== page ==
Synchronized Chaos: So, why should someone care about fair trade? Is it really important to consider labor conditions when buying food?
Adrienne Fitch-Frankel: We work on a variety of issues, ecological awareness, fair trade, anti-sweatshops, all centered on human rights. We’re trying to help end child labor – which is not just helping out on your family’s farm.
We’re referring to situations where children have been kidnapped to work on large plantations and the families don’t know what happened to them, or where a child can’t go to school or has to handle dangerous equipment. There are five year olds with chronic back pain or injuries from hacking away at crops with machetes. And international groups estimate around 12,000 children suffer through situations like these. There was a recent Interpol raid liberating hundreds of children from Ivory Coast plantation slavery, for example.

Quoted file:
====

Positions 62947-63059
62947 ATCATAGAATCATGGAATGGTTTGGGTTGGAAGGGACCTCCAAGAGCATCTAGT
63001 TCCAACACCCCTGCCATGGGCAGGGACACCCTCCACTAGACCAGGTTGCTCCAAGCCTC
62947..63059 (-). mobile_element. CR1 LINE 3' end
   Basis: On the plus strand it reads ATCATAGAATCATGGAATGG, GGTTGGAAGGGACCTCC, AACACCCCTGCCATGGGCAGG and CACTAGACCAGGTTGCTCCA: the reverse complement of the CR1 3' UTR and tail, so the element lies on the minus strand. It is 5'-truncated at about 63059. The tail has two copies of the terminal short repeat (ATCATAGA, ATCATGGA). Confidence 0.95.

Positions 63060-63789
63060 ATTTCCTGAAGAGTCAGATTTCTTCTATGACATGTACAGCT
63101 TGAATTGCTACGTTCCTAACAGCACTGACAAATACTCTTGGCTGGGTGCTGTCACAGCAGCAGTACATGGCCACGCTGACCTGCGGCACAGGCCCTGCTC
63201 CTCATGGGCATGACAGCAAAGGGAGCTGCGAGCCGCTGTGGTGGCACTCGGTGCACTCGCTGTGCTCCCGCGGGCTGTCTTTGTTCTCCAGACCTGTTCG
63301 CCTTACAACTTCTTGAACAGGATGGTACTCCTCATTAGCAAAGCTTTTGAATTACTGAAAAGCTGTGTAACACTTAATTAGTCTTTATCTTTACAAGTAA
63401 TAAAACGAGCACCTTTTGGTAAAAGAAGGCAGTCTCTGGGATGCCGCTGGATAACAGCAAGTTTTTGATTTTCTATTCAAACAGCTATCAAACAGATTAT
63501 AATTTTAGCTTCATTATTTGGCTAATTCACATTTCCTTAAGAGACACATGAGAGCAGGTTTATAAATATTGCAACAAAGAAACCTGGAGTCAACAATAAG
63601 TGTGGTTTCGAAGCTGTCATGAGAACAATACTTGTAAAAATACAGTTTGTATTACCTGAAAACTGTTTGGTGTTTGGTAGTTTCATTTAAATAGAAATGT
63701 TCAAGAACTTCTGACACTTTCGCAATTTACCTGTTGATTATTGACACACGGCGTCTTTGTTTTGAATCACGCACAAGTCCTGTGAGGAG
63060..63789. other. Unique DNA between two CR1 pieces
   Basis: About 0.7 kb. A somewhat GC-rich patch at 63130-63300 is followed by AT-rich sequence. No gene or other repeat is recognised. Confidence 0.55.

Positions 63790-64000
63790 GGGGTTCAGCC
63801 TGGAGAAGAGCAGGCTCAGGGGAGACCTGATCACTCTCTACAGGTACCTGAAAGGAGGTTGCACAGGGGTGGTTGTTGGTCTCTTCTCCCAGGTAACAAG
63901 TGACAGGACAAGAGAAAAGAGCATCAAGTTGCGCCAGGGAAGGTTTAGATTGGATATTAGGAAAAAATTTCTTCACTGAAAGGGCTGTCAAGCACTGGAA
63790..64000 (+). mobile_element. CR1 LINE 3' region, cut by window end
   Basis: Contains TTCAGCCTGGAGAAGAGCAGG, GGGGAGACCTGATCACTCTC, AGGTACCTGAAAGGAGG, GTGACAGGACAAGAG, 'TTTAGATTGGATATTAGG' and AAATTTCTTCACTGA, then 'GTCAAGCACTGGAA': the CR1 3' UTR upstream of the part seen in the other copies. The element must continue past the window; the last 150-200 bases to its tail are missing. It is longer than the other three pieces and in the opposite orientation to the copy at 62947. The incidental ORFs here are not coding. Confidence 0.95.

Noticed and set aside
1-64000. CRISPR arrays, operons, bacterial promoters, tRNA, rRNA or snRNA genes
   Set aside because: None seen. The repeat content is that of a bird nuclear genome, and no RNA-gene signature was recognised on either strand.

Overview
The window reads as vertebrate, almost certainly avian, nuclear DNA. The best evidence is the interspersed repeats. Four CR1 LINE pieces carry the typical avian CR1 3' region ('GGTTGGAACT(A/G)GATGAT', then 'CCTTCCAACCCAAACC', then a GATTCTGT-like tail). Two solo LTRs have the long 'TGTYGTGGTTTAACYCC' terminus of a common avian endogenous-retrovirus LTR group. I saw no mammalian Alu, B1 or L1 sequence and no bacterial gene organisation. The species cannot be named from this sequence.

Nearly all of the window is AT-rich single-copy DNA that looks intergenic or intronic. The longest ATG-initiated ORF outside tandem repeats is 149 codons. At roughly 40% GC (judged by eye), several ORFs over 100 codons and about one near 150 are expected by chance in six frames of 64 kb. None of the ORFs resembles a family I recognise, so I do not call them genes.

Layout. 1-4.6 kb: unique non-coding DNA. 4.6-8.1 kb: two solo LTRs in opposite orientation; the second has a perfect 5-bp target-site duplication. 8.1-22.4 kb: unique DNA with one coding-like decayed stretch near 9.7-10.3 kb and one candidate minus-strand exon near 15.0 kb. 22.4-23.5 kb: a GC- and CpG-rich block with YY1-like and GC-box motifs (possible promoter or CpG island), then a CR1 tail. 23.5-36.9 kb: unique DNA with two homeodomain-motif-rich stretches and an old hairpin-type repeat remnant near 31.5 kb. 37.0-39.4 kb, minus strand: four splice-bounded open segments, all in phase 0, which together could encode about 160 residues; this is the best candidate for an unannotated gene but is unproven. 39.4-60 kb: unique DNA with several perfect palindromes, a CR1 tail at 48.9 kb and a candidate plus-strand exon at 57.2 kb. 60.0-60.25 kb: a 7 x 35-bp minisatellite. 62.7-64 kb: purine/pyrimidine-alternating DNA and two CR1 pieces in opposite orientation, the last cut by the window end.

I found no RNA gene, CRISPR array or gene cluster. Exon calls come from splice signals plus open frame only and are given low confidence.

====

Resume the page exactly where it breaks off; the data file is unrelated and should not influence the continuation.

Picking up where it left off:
Synchronized Chaos: We certainly applaud the concept of creating a sustainable, affordable economic alternative to child slavery. However, let’s talk about a choice Western consumers may feel confused about how to make. Environmentalists often encourage consumers to buy local, to save the pollution generated by shipping food long distances. So, is it better to buy local products or international fair-trade goods?
Adrienne Fitch-Frankel: I agree with the environmentalists about locally grown food…but many of the products available in the Western world as fair-trade can’t be grown locally everywhere. Coffee and cocoa only grow within 20 degrees of the equator. It has to be hot and wet enough – which is why Hawaii is the only U.S. state producing coffee. So buy local if you can, otherwise do your best to find fair trade!
Synchronized Chaos: Probably would open the eyes of many coffee-drinking Westerners to visit a coffee plantation.
Adrienne Fitch-Frankel: Definitely, and that represents a great opportunity for intercultural exchange. We sponsor a service known as Reality Tours, where people can visit places where different crops grow. For an affordable price for international travel, we bring folks out to Nicaragua, Afghanistan, or Israel/Palestine to see how people grow coffee, tea, or other popular foods.